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## Recognize this plane curve?

An aspect of my work led to a plane curve with implicit equation $$x^2+y^2 = 3 (y/2)^{2/3} + 1$$ Actually, I started with the parametrization below and derived from it the equation above: \begin{eqnarray} x(t) &=& t (3-2 t^2) \\ y(t) &=& 2(1-t^2)^{3/2} \end{eqnarray}

Here is what it looks like:

If this falls in some classical class of curves, and perhaps even has a name, I would like to reference it appropriately. Does anyone recognize this curve? Thanks!

Answered. By Sylvain Bonnot and Francesco Polizzi: It is a type of nephroid! Here's the Wikipedia image from the article they both cited:

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 It is almost a nephroid (en.wikipedia.org/wiki/Nephroid ), except I can't exactly make the reparametrization right now. – Jan Jitse Venselaar May 31 2012 at 13:28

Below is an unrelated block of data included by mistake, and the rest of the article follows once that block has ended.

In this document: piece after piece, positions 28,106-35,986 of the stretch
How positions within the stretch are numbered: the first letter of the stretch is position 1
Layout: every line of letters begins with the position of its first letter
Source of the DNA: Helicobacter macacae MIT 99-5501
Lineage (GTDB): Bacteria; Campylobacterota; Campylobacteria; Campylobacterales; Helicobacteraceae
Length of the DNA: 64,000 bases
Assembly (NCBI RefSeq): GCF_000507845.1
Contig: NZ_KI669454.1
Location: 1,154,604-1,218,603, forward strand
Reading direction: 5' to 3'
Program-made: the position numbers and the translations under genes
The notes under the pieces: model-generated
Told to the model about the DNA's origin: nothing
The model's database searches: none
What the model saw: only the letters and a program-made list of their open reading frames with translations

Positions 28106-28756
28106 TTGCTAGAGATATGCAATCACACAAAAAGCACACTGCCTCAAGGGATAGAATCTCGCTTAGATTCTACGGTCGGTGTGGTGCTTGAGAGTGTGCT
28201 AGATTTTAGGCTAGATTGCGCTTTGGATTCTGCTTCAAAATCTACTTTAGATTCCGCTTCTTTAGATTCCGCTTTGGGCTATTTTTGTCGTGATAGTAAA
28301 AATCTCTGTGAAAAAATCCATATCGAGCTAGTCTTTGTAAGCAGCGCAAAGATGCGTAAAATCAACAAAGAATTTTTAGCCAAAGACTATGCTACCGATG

Your curve is a nephroid, see http://en.wikipedia.org/wiki/Nephroid.

The general equation of such a plane curve is $$(x^2+y^2-4a^2)^3=108a^4y^2.$$ Your example corresponds to the value $a=\frac{1}{2}$ of the parameter.

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 Thanks, Francesco! – Joseph O'Rourke May 31 2012 at 13:31

Pretty curve...I think it is a Nephroid: http://en.wikipedia.org/wiki/Nephroid

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 Thanks, Sylvain! – Joseph O'Rourke May 31 2012 at 13:31